Banff is smack dab in the middle of the Rockies and is a seasoned hiker and dare-devil skier’s paradise. Approaching Banff, every turn afforded a new view of mountain landscape that took our breath away. I’ve often felt sorry for truckers while imagining their lonely life on the road away from their families, but I’m sure drives like this are one of the better perks of the job.
In town, you can do a 360 turn and see mountains in every direction. We wondered if the locals take their view for granted as we stood in awe of our surroundings. Just walking down the street to the post office you can see white-caps off in the distance.
We arrived in the evening and camped at Two Jack Lakes campground. We tried to get in their sister campground, which is right on Two Jack Lake, but it was full. Just down the road, at the campground where we ended up, there was plenty of room. The gate attendant first gave us a campsite in a loop with other campers, including a monolithic RV with its generator rumbling away beside us. Roughing it at a campground set deep in the woods without hook-ups or showers and pit toilets, it just didn’t sit right with us to be next to a noisy RV. We were here for nature and nature we would have! So back to the gate we went, which was about a km away, and asked for a more private, quiet spot. What we got exceeded our expectations. She put us in a loop without any other campers. When we looked around, all we could see was forest. It was perfect. Bears were again an issue, so we were super paranoid and didn’t even wash our food-speckled dishes in our sink but brought them to the food preparation area that the campground provided specifically for that purpose. This may seem silly to you but the gate attendant informed us that there had been a spotting that morning of a bear and in that area you have to worry about not just little black bears but grizzlies as well – those guys will rip your car door off if they think there’s something tasty inside. I’m happy to report that no bears visited us that evening!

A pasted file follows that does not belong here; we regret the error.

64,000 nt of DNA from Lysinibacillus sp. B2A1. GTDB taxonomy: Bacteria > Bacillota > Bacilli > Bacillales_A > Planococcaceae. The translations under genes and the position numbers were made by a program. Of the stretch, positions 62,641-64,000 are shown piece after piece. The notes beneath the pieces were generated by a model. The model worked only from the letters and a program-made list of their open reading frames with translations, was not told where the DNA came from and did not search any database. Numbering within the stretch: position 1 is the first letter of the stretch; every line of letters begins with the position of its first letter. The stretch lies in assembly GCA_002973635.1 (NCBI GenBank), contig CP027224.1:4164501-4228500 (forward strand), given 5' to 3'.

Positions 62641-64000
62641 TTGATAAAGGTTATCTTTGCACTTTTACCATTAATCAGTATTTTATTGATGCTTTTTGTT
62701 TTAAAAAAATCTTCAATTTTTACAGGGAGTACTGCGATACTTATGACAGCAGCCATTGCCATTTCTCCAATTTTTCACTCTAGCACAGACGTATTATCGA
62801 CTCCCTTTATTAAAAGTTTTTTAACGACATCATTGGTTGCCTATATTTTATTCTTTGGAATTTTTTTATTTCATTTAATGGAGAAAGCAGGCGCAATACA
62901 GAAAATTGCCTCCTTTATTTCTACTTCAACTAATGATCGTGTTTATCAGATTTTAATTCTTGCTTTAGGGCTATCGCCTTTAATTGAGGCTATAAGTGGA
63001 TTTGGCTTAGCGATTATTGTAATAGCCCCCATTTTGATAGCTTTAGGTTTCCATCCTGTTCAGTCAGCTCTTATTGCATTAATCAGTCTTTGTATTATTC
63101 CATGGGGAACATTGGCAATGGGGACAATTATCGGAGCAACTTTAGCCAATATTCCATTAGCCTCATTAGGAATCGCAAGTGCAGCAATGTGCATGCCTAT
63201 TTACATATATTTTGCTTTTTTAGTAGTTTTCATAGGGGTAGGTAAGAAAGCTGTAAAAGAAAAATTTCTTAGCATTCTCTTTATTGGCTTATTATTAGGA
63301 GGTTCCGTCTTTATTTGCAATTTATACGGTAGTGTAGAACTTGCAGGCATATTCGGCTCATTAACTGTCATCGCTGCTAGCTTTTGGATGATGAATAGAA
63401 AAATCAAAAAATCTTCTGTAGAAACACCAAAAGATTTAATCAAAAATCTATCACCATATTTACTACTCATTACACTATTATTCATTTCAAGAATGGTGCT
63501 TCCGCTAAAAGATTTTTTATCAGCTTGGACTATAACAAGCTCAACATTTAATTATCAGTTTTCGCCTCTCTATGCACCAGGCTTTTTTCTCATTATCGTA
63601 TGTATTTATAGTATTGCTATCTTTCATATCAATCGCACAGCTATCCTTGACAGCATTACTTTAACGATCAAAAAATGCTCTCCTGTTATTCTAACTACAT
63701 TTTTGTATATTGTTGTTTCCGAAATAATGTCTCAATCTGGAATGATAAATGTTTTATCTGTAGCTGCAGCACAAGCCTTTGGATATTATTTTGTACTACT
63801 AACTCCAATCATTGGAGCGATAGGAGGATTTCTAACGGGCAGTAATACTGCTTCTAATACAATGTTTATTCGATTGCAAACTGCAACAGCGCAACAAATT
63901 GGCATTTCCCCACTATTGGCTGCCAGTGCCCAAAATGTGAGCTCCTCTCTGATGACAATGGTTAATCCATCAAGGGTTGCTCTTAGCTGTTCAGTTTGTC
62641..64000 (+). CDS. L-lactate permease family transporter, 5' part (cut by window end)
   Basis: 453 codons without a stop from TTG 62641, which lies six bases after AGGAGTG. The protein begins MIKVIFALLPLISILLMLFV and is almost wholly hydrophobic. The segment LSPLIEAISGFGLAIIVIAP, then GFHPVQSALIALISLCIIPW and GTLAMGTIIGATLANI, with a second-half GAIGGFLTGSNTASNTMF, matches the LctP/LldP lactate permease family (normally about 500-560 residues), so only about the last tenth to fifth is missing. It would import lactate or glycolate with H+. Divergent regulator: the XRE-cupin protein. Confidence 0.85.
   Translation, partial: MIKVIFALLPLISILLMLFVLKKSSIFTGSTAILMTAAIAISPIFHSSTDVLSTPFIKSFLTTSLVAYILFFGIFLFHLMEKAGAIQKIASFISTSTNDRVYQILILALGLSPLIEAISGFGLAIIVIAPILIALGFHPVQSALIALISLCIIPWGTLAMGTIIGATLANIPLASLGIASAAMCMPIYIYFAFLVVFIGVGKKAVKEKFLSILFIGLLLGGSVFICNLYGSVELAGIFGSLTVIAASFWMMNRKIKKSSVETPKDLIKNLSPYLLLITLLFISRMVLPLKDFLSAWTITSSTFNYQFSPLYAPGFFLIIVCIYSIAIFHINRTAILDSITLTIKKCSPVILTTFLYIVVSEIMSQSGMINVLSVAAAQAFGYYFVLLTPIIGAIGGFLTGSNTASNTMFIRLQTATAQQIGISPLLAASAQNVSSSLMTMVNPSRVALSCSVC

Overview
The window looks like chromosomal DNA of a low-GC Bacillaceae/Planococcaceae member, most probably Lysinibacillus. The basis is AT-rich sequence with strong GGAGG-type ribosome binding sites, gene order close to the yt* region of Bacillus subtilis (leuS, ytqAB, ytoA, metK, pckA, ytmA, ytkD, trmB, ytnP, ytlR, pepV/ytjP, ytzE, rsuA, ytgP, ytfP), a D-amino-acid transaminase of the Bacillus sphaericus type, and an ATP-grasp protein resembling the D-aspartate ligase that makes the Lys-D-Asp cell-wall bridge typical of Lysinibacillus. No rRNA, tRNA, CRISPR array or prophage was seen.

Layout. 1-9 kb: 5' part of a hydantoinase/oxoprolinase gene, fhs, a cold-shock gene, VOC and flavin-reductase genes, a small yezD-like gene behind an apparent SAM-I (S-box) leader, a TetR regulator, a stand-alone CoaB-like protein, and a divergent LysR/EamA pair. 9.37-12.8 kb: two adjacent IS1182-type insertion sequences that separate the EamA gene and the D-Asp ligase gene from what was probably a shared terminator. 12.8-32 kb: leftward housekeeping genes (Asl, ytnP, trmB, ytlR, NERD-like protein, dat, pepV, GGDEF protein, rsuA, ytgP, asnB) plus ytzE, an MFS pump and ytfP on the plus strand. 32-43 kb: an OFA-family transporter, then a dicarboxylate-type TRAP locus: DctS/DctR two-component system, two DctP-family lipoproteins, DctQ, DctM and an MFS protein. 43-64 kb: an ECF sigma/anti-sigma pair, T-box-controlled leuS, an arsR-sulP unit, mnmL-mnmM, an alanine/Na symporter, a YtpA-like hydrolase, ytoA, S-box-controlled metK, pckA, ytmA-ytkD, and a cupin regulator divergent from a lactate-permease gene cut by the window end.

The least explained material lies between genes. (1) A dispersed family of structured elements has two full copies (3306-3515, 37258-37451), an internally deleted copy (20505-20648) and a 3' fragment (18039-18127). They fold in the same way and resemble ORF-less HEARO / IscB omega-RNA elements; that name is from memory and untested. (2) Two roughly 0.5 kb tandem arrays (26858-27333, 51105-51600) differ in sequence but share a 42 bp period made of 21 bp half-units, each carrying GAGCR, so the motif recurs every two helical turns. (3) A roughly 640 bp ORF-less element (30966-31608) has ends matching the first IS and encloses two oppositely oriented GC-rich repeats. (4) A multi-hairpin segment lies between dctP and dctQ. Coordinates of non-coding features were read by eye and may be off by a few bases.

There are a gazillion and one things to do in the Banff area, all of them worth seeing and doing. We contemplated staying two days for that reason. But some of us were homesick and some of us were tired, so the best option seemed to be to take a gondola up Sulphur Mountain and get a view of the valley and nearby Rockies (yay! I got my funicular-type ride afterall!). You can also hike up it so we planned to take the gondola up and hike back down.
Riding the gondola was fun and went by far too quickly. I’m not really afraid of heights but I can imagine if you are, that it would be terrifying. But the structure feels quite secure and you’re enclosed, so that probably comforts height-o-phobes (yes that’s the technical term) as well. The view makes it worth it.
Especially once you get to the top. There are two lookout spots. One is at their lodge right after you get off the gondola.
But the better view is a short “hike” up their board-walk towards their Cosmic Ray station. I don’t know about you, but I’d never heard of cosmic rays, nor their stations, and it all sounded very star trekky. So what is a cosmic ray anyway? Here’s what the literature had to say:
Cosmic rays are electrically charged subatomic particles that are produced by sources of energy in the galaxy such as supernovae (oops, I mis-pluralized supernova in my last post), flares from the sun and other similar stars.